• Puppy parties – Ask your friends and family to bring over their pets and have a puppy playdate.
  • Pet stores – Walk them around the store to meet new people and pets. Let them sniff and explore the different toys.
  • Restaurants and cafes– Take them to an outdoor restaurant that has tons of new smells and people. The more relaxed they see you are the better.
  • Parks and trails –  Ask children and adults to pet your young dog; this will also give them exercise. Let them explore!
  • Car rides - My dogs love going for car rides even if it’s for ten minutes.  I take my dogs with me when I need to run errands to help them experience the car and different environments.

Feeding time

To help prevent guarding of the food bowl, approach your pup while they are eating. Try to do this a few times while they are eating to prevent them getting into a habit of feeling anxious about others approaching their food.

Alone time

Leave your pup alone at least once a day. This will help break any attachment that could lead to separation anxiety.

Other animals

Your pup can benefit from being socialized to bigger and smaller animals such as: Cats, different sized dogs, horses, rabbits, birds and chickens.

Expose your puppy to water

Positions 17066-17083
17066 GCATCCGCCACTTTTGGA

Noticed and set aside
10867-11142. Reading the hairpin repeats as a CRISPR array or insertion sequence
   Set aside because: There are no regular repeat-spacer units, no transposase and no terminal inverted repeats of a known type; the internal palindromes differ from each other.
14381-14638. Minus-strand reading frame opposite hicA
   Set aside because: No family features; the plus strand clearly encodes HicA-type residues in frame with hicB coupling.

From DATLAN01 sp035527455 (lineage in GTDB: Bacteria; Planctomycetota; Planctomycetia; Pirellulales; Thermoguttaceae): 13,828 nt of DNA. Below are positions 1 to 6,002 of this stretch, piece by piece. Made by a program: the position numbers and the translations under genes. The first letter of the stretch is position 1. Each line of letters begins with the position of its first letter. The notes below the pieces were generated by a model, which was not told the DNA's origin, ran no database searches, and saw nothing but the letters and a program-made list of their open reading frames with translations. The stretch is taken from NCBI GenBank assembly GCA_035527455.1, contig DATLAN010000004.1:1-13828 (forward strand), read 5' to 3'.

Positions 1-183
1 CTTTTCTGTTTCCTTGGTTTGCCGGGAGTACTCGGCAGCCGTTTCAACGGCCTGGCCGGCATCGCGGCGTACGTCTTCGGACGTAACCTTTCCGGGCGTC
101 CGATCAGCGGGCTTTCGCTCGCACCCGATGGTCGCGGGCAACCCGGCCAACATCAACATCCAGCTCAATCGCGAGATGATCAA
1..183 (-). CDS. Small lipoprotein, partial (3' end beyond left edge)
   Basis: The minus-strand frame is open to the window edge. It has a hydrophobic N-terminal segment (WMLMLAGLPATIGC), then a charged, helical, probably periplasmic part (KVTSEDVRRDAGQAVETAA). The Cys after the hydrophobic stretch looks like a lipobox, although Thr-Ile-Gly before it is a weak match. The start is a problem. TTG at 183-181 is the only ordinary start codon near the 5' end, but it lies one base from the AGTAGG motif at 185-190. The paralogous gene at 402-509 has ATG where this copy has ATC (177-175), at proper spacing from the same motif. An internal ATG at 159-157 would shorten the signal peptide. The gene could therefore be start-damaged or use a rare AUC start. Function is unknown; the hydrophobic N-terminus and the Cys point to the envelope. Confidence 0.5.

Getting your dog outside and around water especially during the summer time is not only great exercise but a great exposure activity for them. Bring them around things like: Pool, hose and sprinkler, beach or lake, rain and bath time.

Sights, sounds and people

Have your young dog interact with different sounds including: Thunder, lightning, sirens, fireworks, traffic, car horns, trains, trucks, doorbells, television, telephone ringing and knocking at the door.

Have their paws touch different surfaces including: Grass, hardwood, tile, sand, carpet, stairs, gravel, elevator and escalator.

Have your pup meet different men and women that have: beards, glasses, hats, sunglasses, helmets and jewelry.

Dog training classes

Give puppy training classes a try! Once your pup has started their vaccinations, they can attend puppy classes. Classes not only help your pup begin to understand basic and intermediate commands, but can also help expose them to other dogs and people.

Skilled trainers typically facilitate the meetings so that all dogs and people are safe and having fun during the session. Ask your vet if they recommend a local dog trainer or see if there are classes available at your local pet store.

Don’t forget to give your pup treats when they perform and behave well!

Importance of continuing to socialize your dog

You’ll want to continue to expose your pooch to different social settings and experiences their whole life. Socializing them as a puppy and through to adulthood is one of the best ways to ensure that they become a confident, stress free adult.

Remember, don’t force your dog into any situation they don’t want to be in, stay positive and always have treats on you!

It’s never too late to polish their social skills!

-Candice Crichfield

Candice Crichfield has had the joy of taking care of many pets in her life including her two current family members, a French bulldog and a Boston Terrier-Pug mix aka a Bugg. She owns a home boarding service and over the past decade taking care of animals has become her passion.